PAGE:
That means it might not be the alcohol and energy drink mix which causes aggression, but the type of person who orders it could exhibit more violent tendencies than someone who sticks to alcohol and another mixer.
The study however clearly shows a causal relationship between mixed beverages and violence in that increased consumption results in an increased risk of the other.
Clearly, consuming alcohol mixed with energy drinks is a ‘high-risk practice’ – not only because of the effects it has on the physical health of consumers, but also concerning the impact on mental health, as well as community safety and well-being.
Professor Haas believes that limiting the availability of mixed alcohol drinks would help in preventing alcohol-induced violence.
Experts asserts the number of violent incidents would decrease if pubs and clubs stopped selling alcohol mixed energy drinks. They are calling for warnings of the dangers of these youth-targeted alcoholic products displayed to the public.
Dr Richard Piper, chief executive of Alcohol Change UK, said as per The Sun U.S. reporting:
The real picture here is that alcohol is a major factor in violence across society, across all age groups, and is a risk factor for both victims as well as perpetrators.
Our police forces spend millions of hours dealing with alcohol-related incidents, our courts are clogged up processing alcohol-related crimes, and tens of thousands of people’s lives are permanently affected by these crimes.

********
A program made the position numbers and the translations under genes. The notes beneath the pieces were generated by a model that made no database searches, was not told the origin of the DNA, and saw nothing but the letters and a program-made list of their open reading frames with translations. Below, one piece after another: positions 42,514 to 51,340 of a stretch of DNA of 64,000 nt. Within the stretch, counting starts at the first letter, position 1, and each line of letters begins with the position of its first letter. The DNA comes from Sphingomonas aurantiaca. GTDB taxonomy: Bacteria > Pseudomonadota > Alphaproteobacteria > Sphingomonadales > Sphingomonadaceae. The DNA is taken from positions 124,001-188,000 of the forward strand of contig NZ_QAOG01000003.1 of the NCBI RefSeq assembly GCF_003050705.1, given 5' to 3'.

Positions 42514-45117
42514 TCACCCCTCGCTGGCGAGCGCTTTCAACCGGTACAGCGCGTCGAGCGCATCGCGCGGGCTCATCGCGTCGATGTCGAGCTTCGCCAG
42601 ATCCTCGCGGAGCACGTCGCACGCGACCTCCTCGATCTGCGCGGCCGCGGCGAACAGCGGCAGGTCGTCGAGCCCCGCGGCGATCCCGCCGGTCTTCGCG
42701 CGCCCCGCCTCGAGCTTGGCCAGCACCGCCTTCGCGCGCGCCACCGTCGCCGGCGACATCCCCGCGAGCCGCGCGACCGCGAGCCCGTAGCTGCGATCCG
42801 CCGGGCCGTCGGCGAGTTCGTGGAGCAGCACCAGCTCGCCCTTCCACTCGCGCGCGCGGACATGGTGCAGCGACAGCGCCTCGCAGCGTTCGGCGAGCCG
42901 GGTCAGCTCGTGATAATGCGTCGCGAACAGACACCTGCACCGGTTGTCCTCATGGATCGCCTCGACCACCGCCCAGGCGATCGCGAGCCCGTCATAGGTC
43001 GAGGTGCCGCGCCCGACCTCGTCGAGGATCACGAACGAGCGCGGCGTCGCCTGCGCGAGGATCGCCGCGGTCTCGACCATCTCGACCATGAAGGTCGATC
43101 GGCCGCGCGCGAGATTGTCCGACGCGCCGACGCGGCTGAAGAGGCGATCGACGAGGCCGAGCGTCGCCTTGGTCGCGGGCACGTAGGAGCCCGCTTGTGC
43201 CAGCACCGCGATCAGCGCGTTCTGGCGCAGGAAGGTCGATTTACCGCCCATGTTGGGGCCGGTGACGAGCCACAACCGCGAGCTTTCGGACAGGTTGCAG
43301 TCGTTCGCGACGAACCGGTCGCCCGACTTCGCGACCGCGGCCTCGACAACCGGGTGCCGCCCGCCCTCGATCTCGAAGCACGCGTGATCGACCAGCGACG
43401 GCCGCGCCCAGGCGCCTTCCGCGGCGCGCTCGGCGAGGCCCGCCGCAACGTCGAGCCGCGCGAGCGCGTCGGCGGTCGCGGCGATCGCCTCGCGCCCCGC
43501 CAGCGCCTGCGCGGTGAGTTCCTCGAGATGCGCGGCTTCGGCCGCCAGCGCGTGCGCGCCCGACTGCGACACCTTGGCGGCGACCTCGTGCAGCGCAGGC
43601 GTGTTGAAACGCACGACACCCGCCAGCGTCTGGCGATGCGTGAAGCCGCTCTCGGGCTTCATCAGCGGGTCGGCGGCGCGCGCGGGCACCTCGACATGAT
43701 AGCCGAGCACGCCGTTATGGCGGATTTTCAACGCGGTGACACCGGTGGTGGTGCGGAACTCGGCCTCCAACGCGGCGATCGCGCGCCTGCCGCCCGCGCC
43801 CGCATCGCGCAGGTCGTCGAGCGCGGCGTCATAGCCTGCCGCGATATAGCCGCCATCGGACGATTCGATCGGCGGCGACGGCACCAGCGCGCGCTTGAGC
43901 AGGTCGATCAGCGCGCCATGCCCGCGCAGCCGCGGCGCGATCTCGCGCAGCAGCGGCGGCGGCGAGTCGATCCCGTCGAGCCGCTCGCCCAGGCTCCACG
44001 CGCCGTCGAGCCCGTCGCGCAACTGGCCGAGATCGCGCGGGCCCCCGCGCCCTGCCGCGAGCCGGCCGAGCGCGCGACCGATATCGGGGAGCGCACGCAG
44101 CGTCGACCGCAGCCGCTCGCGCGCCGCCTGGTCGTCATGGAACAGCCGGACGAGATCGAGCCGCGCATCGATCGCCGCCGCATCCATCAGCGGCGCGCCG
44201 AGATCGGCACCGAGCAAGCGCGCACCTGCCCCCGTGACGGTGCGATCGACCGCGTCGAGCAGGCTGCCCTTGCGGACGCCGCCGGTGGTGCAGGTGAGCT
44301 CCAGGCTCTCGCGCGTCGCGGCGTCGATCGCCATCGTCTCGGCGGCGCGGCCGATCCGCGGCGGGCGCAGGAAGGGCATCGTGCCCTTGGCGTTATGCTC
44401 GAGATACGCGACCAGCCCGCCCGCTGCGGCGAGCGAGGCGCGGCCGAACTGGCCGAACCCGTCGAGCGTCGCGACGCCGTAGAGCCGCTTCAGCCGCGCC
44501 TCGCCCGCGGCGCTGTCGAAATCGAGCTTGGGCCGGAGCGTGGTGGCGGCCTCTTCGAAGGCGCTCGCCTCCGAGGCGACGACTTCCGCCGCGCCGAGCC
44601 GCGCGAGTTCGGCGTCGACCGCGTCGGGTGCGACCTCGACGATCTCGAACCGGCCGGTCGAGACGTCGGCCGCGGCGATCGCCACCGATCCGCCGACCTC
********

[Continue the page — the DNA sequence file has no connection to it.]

Yet much of this could be prevented if we took simple, sensible actions to reduce alcohol harm.”Dr Richard Piper, chief executive, Alcohol Change UK
He says that limiting the marketing and promotion of these products in supermarkets and online as an urgent solution.
Minimum unit pricing to prevent alcohol harm
Dr. Piper also believes that a minimum unit pricing (MUP) solution in England, similar to Scotland and Wales would help prevent alcohol harm.
Scotland introduced its MUP policy in May, 2018. The policy ensured that alcohol retailers could not sell alcohol to consumers for less than £0.50 per unit (1 UK unit = 8 g/10 mL ethanol). The legislation included a ‘sunset clause’ that required the MUP to end after 6 years unless approved for renewal. State authorities therefore commissioned an evaluation of the policy in mid-2023.
Analysis of household panel data showed that a fifth of households that purchased the most alcohol reduced alcohol purchases. MUP also reduced the alcohol consumption of those who consumed alcohol the least, which were mostly women. It has to be noted that the study was limited in the data that was available. This was due to short pre- and post-intervention time series (e.g. 2015–2018) as well as full-year breaks where data was not available.